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Modeling The Choice Of Irrigation Technologies Of Urban Vegetable Farmers In Accra, Ghana

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  • Amankwah, Akuffo
  • Egyir, S. Irene
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    Abstract

    Irrigation is seen as the means of ensuring food security in a water-scarce urban economy such as the Accra Metropolitan Area of Ghana. The use of modern, advanced and resource efficient irrigation technologies is vital to increase farm output and take people out of poverty. The informal irrigation system is what is common among the urban vegetable producers in Accra. The study modeled the choice of informal irrigation technologies of urban vegetable farmers in Accra using the multinomial logit modeling Approach. A sample of 107 respondents provided information for the analyses. Farmers who have access to credit, frequently contact extension agents, operate larger farm size, have high labour cost of farm operations and use river as key source of irrigation water were likely to use the motorized pump with hose irrigation technology. It was suggested that extension agents should intensify education of the farmers on the benefits of modern irrigation technologies such as the motorized pump with hose. Also credit should be made available to the farmers by the government and other development partners so as to be able to invest in such water-saving and resource efficient irrigation technologies.

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    Bibliographic Info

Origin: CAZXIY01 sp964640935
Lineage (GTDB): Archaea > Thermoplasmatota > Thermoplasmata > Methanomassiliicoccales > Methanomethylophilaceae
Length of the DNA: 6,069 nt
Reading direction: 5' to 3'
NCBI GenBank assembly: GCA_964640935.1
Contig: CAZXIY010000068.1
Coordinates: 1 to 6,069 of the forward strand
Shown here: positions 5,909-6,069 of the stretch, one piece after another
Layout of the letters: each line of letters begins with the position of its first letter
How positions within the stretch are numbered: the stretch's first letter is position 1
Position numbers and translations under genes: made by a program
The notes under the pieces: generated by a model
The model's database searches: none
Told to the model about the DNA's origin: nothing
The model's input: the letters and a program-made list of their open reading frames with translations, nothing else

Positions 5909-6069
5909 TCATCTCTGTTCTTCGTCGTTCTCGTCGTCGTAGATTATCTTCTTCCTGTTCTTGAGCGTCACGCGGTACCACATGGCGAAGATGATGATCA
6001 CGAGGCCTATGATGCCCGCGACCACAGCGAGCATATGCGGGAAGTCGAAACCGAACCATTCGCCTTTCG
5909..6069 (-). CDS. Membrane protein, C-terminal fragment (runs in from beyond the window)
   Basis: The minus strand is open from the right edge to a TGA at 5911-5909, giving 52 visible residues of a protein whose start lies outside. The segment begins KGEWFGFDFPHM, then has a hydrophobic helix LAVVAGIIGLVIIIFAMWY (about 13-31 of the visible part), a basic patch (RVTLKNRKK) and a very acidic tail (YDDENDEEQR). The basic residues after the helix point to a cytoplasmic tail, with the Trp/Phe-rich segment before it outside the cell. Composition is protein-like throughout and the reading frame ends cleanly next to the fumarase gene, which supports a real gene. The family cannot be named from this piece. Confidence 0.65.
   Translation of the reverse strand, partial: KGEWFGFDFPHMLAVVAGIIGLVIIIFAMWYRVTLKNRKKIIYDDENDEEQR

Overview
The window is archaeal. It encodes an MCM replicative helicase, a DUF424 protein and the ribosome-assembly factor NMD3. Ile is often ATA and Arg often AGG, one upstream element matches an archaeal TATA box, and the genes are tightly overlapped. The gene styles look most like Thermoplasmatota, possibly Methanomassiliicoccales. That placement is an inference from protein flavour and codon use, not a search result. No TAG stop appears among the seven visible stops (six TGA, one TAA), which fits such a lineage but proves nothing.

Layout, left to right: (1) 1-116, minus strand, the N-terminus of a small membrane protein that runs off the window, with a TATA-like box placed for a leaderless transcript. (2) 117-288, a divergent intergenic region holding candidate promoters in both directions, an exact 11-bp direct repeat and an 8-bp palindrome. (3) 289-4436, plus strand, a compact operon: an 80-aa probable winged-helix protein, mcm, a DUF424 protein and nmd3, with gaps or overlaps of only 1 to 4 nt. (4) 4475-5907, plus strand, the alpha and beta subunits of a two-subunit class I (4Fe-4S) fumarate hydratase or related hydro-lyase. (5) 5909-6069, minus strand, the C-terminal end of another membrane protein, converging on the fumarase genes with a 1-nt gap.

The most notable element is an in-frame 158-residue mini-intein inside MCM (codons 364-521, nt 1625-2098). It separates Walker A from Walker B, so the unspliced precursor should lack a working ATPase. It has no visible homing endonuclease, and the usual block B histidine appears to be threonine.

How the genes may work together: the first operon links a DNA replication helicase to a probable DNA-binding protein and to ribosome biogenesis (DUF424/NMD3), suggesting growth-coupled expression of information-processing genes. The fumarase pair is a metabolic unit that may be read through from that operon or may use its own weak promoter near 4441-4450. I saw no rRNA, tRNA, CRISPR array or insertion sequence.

Paper provided by Agricultural and Applied Economics Association in its series 2013 Annual Meeting, August 4-6, 2013, Washington, D.C. with number 149772.

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    Date of creation: Aug 2013
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    Handle: RePEc:ags:aaea13:149772

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    Keywords: Irrigation technologies; urban vegetable farming; motorized pump with hose; flooding; watering can; Production Economics; Research and Development/Tech Change/Emerging Technologies; Resource /Energy Economics and Policy;

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    1. Hausman, Jerry A & Wise, David A, 1978. "A Conditional Probit Model for Qualitative Choice: Discrete Decisions Recognizing Interdependence and Heterogeneous Preferences," Econometrica, Econometric Society, vol. 46(2), pages 403-26, March.
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